Reflection: Out of all my efforts to collect folklore in Ireland, the story of the Banshee was the story I heard 90% of my time. As E was the last person I had a chance to interview during my brief visit to Ireland, I was initially disappointed that the story of the Banshee was one of the only bits of folklore she could think of. However, after looking back on her performance of the legend with a clear mind, I realized her telling gave valuable local insight into her community. Based on the E’s association of foxes’ eerily people-like scream to the screams of the Banshee, the legend is imbued with greater credibility through linkage to the real world, that wouldn’t otherwise exist in places where foxes aren’t common. Even though the Banshee legend is generally well-known, the individual variation that E lent to her performance of the legend ensures that including the folklore in my collection is not worth considering a failure.

Legend of the owl.

H is a Caucasian-Native-American male originally from Tucson, Arizona. H is currently a corporate manager based in Austin, Texas.

H performed this folklore while visiting LA on a business trip. I met H in Downtown LA for lunch in order to collect folklore he had previously agreed to perform for me. The following is the second of two stories he provided. H first heard the following story from his grandfather.

H: Another legend is of the owl. The Apaches have nothing to do with owls, they see them as the night creature and if you see an owl, you run, my Grandfather would stop if we saw an owl and the trip would be over. The big owl in the Apache stories was evil, he was a giant. Sometimes he was man-like. They were able to paralyze humans with their stare or they could cry and everyone who heard it it was like thunder, and it would cause you to stop, uh, some owls were seen as cannibals and they would eat children, and so you avoided them. The Apaches claimed that the big owl was the sun of the sun, and.. when he was slain, his body hit the earth and his feathers flew off in every direction and those feathers transformed the owl that now live in the forest. And if you saw an owl, you turned and went home.

Reflection: Owls in Apache culture appear to have the same negative connotations that crows have in European culture. As far as I know, crows are not perceived the same way in Apache culture, so I find it interesting that their culture happens to consider the owl, a different type of bird, an evil portent. Based on H’s detail that owls in Apache legend have the power to paralyze people with their cries, there appears to be a direct link between how unsettling or intimidating a bird sounds and how it is perceived across European and Native American cultures. The deep “hoots” of an owl are an evil omen just as the harsh “caws” of a crow are associated with death in European culture.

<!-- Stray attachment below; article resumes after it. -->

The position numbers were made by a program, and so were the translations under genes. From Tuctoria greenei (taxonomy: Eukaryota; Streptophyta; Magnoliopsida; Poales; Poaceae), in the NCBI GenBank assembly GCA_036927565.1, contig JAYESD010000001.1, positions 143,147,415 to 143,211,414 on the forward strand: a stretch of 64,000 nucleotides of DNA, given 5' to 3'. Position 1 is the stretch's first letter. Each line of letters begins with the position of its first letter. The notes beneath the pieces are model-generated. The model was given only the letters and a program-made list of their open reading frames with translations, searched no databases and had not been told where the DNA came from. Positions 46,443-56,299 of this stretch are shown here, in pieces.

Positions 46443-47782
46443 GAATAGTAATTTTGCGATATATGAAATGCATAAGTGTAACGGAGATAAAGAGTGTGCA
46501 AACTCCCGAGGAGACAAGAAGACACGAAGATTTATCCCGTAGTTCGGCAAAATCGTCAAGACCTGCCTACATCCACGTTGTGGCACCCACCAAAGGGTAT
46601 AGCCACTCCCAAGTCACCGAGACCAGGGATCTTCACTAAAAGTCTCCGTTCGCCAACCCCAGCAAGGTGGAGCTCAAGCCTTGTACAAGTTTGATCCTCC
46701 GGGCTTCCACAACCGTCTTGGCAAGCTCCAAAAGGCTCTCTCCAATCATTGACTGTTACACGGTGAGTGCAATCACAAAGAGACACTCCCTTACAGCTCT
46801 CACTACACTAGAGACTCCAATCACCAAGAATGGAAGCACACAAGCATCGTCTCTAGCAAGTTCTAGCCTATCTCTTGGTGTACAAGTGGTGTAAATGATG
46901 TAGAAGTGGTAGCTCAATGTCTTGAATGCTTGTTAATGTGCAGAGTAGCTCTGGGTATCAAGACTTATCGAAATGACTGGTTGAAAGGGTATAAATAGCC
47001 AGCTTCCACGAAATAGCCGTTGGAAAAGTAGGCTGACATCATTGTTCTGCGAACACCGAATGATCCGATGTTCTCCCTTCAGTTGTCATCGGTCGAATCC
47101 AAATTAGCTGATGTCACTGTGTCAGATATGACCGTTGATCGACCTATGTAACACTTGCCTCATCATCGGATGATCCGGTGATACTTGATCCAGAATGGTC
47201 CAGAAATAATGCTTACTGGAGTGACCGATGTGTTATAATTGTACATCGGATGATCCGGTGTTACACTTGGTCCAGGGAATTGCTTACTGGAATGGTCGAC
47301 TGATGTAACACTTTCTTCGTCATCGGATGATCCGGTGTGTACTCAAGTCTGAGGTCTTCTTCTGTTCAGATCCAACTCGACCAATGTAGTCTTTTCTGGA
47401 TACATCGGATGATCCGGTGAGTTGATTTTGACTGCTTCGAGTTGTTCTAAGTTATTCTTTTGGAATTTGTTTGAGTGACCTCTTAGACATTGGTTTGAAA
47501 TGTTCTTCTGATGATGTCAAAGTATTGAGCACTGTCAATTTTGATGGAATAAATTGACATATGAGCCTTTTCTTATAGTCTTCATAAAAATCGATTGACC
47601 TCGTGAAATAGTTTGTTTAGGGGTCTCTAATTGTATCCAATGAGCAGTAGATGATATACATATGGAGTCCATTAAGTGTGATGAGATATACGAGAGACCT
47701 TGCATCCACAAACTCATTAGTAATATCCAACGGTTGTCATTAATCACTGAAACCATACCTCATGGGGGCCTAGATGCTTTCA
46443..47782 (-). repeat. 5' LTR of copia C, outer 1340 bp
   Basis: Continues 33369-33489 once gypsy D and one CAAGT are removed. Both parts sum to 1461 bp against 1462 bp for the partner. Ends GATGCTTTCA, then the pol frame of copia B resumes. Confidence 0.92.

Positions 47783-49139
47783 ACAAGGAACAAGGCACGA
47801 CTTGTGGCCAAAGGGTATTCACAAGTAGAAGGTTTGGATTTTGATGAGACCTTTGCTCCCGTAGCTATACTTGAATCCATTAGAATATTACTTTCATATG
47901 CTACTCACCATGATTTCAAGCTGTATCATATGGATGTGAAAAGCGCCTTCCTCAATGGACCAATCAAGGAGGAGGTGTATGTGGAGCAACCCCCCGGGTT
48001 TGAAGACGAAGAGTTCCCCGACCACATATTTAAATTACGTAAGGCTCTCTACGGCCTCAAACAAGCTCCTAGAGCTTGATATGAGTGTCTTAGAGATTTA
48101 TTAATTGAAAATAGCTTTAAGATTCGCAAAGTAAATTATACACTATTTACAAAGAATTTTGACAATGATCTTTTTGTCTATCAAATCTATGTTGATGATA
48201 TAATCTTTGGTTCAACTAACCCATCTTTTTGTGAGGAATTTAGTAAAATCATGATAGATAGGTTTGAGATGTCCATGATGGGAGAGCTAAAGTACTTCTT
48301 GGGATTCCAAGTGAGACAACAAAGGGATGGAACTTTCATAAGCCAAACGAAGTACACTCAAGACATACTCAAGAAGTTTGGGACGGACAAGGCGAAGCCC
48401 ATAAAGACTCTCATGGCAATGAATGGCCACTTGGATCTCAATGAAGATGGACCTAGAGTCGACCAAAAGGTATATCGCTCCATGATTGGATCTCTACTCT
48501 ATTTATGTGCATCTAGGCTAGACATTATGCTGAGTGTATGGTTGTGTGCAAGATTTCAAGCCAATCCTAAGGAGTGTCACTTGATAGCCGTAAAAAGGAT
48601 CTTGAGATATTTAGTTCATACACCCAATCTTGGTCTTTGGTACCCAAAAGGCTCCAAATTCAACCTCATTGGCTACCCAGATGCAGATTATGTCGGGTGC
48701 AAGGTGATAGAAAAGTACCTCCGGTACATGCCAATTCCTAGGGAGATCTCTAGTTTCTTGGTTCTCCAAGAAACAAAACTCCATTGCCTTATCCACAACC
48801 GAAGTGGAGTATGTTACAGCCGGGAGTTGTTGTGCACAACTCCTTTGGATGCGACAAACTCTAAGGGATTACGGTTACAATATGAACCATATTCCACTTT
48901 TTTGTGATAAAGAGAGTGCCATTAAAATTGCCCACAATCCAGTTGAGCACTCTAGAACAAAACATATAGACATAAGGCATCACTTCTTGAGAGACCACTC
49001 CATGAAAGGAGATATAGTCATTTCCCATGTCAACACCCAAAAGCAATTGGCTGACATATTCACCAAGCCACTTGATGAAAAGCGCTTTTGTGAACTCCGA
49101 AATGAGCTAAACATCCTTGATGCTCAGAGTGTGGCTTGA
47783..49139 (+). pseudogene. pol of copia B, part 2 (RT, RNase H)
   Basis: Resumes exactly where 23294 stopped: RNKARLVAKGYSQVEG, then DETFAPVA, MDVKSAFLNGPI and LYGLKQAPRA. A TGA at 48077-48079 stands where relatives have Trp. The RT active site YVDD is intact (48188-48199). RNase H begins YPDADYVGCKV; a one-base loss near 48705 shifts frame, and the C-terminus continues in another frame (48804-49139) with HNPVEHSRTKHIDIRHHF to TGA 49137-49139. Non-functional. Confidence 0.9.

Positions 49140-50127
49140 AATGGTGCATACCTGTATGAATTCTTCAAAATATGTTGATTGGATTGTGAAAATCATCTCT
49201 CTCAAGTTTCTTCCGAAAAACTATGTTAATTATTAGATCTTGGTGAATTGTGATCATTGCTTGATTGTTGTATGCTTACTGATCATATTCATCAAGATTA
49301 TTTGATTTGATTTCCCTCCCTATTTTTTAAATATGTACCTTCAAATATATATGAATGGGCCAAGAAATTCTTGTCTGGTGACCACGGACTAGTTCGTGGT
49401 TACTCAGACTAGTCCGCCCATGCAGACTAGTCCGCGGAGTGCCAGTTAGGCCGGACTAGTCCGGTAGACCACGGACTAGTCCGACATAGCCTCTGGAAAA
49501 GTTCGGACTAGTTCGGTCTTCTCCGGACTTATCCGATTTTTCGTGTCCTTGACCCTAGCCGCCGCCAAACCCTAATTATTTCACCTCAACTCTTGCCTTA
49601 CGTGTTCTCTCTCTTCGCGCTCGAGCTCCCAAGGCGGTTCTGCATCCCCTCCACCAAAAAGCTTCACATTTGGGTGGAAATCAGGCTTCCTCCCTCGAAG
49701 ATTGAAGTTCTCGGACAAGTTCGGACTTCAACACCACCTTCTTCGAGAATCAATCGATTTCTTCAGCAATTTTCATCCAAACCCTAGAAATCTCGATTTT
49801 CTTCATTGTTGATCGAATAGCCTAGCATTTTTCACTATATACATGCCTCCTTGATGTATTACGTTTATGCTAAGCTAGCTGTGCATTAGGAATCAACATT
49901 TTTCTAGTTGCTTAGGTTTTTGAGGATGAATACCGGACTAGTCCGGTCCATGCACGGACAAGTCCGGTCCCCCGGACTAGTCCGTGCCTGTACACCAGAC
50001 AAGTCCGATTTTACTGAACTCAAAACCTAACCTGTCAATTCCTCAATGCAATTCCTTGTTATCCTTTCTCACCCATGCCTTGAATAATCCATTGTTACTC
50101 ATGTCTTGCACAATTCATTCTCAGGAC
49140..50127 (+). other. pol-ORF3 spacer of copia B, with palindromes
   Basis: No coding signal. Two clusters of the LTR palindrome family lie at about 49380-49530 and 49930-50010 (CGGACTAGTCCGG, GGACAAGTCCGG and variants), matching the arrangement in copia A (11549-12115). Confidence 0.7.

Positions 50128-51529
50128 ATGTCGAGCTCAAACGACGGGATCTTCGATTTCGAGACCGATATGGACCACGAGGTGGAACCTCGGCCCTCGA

The Fox and the Rooster

Context: The following is a story told by the informant, my grandmother, when recounting to me a story she had heard during childhood. 

Background: My grandmother heard this story from her older cousin when chatting after school. She remembers it because unlike most stories she heard, this one was from someone closer in age to her.

Main piece: 

Once there was a fox that lived in the forest. Seeing a rooster sitting in a tree, the fox was eager to sink her teeth into it. Thinking about what a nice meal it would make, the fox decided to come up with a plan to get the rooster out of the tree. After thinking long and hard, the fox approached the tree and called out to the rooster, “Rooster! How are you doing today?”

The rooster responded, “I’m doing just fine, thanks to your prayers.”

“Did you know that there has been a new change in the forest?” the fox asked sneakily. 

This was news to the rooster, who hadn’t heard anything, so he asked in return, “No, what do you mean?”

“A decision has been made that from now on, everyone in the forest will live in peace and harmony. You don’t have to be scared of me anymore. Come, get down from that tree and let’s just sit in the shade and chat,” said the fox, greedily eyeing the bird.

“Oh really?” replied the rooster. “That’s great! Actually, I see that someone is coming over quickly.” Hearing this, the fox became frightened and looked around cautiously.

“Someone is coming? Who? Tell me quickly!” the fox said, afraid a predator might be approaching.

Seeing her reaction, the rooster was confused and said, “It’s just some hunting dogs, and they’re closing in fast. Why are you so frightened? Now that everyone is living in peace and harmony, we can all sit together and relax. Come, let’s wait for them to get here.”

Knowing her plan had been foiled, the fox could only grit her teeth and mumble an excuse that she had somewhere else to be before darting off into the forest, stomach empty.

Analysis: This story has the common trait of a more “evil” character that wants to hurt, or in this case eat, the “innocent” character, but has their plans ruined, either by being outwitted or mere happenstance. In this case, the narrative is quite open to interpretation as to whether the rooster actually did see the hunting dogs coming, or was clever enough to conjure up that tale to scare the fox off. Also, knowing the age of the storyteller to be quite young, it is no surprise that this tale focuses more heavily on entertainment than teaching a lesson or moral, although this could also be due to the way it was retold, perhaps being told to the girl in a different manner or emphasizing different parts of the tale.